"It is worthy to praise the work of our BCM pastors during this tough time of hazardness. Pastor Tuna of Bataguda boldly went to their village and gathered the scattered out believers from different places of the area and started worship service in his church in spite of dreadful fear. He encouraged to others that they are serving the living God. He said to others that we are already dead in Christ, no need to fear any more to anyone. If they die, they die for Christ and their eternal place is heaven. This very thin and short BCM pastor shows a strong faith, and looking to his braveness, other pastors also have been taken the steps, among them Pastor Bimalraj and Pastor Lubara Mallik. Pray for these
pastors who could be the example for others."
It is easy to make a stand on freedom of speech sitting in my current comfortable swivel chair in front of my computer monitor. It is another to raise one's voice and refuse to be silenced under threat of death. And I am reminded as I see the courage of penniless Orissa Christians on one hand, while on the other a well-armed democratic state knuckles under without a fight on their own freedom of speech, that freedoms can be lost far more easily than they can be won. Freedom of speech and religion as we know it today is less than 250 years old. Current events in the Netherlands are a frightening object lesson of what may be in store if erosion of those freedoms is allowed to continue unchallenged.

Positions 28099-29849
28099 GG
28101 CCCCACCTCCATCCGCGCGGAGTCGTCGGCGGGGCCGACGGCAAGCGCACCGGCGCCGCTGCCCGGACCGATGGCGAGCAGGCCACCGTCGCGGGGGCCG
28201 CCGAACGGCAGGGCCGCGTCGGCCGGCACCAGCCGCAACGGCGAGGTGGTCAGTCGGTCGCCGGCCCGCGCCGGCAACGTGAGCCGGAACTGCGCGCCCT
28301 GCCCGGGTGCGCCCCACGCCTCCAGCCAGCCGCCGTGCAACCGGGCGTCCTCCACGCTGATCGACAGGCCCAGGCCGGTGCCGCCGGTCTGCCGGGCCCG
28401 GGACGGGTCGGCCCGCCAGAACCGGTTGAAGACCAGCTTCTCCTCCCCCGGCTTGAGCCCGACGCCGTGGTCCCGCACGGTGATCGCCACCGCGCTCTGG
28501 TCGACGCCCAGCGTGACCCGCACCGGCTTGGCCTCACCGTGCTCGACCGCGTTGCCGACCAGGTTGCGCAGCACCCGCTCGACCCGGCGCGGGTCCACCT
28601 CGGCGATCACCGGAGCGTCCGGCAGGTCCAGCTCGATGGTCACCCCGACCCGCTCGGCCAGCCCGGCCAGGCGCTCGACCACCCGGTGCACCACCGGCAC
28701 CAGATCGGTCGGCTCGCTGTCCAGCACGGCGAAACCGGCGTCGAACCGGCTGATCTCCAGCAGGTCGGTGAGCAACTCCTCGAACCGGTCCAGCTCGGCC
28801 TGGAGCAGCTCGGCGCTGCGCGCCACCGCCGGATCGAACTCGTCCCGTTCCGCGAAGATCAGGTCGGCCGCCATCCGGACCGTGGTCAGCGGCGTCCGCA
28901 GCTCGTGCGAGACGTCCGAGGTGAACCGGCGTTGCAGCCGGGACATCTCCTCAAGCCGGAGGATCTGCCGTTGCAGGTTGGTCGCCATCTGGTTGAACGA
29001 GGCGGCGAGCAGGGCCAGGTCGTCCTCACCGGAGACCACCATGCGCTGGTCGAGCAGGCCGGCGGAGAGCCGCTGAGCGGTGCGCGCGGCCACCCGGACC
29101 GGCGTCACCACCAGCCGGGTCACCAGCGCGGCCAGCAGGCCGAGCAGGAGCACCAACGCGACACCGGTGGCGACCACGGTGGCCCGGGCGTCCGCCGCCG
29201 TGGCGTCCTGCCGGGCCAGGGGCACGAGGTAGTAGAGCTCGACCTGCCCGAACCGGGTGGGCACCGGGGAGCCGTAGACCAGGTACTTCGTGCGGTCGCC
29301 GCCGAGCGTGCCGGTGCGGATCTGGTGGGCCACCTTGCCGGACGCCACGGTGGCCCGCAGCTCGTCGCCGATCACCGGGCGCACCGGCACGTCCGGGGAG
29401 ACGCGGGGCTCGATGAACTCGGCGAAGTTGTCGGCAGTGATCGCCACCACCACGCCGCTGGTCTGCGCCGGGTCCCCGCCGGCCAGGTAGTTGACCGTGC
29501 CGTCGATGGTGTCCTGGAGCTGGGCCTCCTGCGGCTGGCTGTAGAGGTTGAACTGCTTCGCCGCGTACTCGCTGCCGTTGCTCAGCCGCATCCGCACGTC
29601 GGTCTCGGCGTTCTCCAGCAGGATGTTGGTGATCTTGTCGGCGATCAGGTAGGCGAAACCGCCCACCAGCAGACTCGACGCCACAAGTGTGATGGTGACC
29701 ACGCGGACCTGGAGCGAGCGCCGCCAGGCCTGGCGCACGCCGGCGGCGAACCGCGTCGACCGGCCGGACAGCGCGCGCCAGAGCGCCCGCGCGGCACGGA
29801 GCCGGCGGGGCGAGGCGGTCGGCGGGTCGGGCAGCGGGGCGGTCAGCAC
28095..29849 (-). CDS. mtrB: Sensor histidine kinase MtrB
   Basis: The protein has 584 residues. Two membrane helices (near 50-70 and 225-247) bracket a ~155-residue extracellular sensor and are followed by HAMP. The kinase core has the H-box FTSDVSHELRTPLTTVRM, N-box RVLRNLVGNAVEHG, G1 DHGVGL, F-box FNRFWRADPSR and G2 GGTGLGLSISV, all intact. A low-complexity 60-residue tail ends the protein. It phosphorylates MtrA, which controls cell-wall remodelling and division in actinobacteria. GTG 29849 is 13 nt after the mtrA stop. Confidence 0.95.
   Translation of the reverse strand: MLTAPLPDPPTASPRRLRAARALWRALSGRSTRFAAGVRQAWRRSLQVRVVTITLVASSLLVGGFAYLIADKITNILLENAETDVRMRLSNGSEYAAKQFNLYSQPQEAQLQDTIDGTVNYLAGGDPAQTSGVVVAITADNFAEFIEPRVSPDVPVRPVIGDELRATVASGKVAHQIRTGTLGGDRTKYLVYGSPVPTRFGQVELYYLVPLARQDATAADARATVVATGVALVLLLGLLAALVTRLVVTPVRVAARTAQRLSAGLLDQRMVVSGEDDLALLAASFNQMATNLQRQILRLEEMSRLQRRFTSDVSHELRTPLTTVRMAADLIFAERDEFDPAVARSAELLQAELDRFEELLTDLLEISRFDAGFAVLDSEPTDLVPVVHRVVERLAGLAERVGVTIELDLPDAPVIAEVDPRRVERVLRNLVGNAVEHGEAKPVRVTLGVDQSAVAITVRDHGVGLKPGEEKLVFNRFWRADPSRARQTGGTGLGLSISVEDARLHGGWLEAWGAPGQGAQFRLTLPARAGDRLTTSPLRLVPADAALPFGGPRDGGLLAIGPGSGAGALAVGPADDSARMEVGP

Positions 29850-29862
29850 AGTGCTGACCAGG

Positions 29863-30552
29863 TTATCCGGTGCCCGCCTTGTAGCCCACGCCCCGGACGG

Meanwhile, my own upcoming Afghanistan release, Veiled Freedom, explores just what it means to be an Islamic 'democracy' without those accompanying freedoms. And I have to ask myself, having written in its pages truth and only truth, is Veiled Freedom one title of mine that will not be welcome in its Dutch translation?

Saturday, February 7, 2009

Writing Tip #2: Weaving Illusion Into Reality